Owen Nolan
Owen Nolan

Ex-NHL Player Owen Nolan’s Fishing Hot Spots


An all-round outdoorsman and former co-host of Fish TV, retired NHLer Owen Nolan has returned to the small screen as the star of his very own fishing and hunting program: Sportsman360TV on Wild TV.

Team: Retired (most recent: Minnesota Wild 2009–10)


Position: Right wing (#11)

Born: February 12, 1972; Belfast, Northern Ireland

Years fishing: 35


Favourite fish to catch: Bass

Biggest fish: 160-lb. marlin


1. Pacific Coastline, B.C.

Why: The incredible power of the chinook salmon.

When: July.

Where: I prefer to fish the inlets away from the choppy water.

HOW: Trolling cutplugs and lures.

2. Lloyd Lake, Saskatchewan

Why: The lake is loaded with pike and walleye—it’s easy to have 50- to 80-fish days.

When: June and July.

Where: For walleye, target rock piles, drop-offs and points. For pike, focus on bays, flats and weedbeds.

How: For walleye, use jigs and rip baits. For pike, nearly anything you can tie to your line will work.

3. Bay of Quinte, Ontario

Why: The chance to catch 10-pound-plus walleye.

When: November.

Where: Near the town of Picton.

How: Trolling Reef Runners and Rapala Deep Tail Dancers with downriggers and planer boards.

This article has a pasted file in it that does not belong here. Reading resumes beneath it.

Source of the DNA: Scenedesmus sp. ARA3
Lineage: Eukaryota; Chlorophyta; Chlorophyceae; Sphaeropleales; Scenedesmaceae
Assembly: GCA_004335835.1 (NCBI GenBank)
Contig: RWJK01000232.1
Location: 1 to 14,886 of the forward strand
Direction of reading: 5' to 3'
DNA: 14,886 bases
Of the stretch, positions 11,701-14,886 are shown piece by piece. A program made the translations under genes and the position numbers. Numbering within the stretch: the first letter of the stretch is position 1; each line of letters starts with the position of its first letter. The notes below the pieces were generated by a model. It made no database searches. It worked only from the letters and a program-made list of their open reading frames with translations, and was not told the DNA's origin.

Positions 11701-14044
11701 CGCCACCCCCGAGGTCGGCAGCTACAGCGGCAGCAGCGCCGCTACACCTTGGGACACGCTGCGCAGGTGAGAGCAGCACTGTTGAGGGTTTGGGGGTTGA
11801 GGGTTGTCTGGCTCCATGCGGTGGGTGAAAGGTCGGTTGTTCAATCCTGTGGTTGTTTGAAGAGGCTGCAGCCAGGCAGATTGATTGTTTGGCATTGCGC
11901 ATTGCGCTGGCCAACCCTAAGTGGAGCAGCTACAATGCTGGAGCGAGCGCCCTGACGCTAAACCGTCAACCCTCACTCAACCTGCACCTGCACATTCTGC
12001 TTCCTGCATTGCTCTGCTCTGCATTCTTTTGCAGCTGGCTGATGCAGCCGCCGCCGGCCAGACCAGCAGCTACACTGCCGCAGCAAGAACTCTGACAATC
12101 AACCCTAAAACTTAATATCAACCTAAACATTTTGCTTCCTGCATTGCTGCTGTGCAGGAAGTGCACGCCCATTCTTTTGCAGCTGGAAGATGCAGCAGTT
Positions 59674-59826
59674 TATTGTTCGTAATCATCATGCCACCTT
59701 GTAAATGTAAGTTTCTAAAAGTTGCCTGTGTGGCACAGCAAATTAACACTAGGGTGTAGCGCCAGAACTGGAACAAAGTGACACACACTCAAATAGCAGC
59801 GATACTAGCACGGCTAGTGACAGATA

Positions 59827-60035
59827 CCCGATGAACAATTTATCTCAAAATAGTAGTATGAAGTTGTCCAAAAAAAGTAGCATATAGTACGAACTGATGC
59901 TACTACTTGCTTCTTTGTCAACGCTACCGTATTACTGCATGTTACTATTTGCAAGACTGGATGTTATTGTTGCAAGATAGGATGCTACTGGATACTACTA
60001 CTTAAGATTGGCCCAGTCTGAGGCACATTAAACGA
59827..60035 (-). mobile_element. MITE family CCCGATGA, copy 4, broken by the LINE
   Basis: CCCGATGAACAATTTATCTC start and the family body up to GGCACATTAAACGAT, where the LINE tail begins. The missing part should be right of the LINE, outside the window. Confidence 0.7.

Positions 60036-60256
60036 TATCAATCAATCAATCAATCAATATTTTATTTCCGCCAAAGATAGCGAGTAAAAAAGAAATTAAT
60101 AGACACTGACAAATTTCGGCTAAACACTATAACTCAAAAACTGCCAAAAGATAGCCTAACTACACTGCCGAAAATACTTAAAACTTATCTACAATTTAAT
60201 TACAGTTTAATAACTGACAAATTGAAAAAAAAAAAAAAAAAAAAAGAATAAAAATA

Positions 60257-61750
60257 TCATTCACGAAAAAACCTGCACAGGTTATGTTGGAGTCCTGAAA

4. Lake Erie, Ontario

Why: The opportunity to catch numbers and sizes of smallmouth bass.

When: Summer.

Where: I have a lot of success at the mouth of the Niagara River, but it’s not the only place you can catch them.

How: It’s a great place to try any technique, but I can’t stop fishing topwaters.

5. Lake Ontario, Ontario

Why: Great Pacific salmon fishing.

When: Fall.

Where: Port Dalhousie is a good launching point.

How: Trolling rip baits.

6. Lake Simcoe, Ontario

Why: It’s fun catching jumbo yellow perch, and nothing beats the fish fry.

When: Spring.

Where: This is another one of these places where it’s hard not to find fish.

How: Spinning gear with light line and soft-plastic minnows.

7. Niagara River, Ontario

Why: The challenge of fighting steelhead and brown trout in a strong current.

When: November and December.

Where: Queenston and the Niagara River Whirlpool.

How: Nine- to 11-foot rods, light line and roe or yarn.

8. Lake Scugog, Ontario

Why: The chance to fish for bass, crappies, walleye and muskies in just one location.

When: Summer.

Where: Weedlines.

How: Too many tactics to list!

9. Port Colborne, Ontario

Why: Fun fights with big carp.

When: Summer.

Where: Along the Lake Erie shoreline.

How: Use spinning gear with light line and dough balls, corn or worms.

10. Shelter Valley, Ontario

Why: Small streams and big steelhead.

When: End of April.

Where: Any streams that run into Lake Ontario usually hold steelhead.

How: Nine- to 11-foot rods, light line, floats and roe bags, yarn or flies.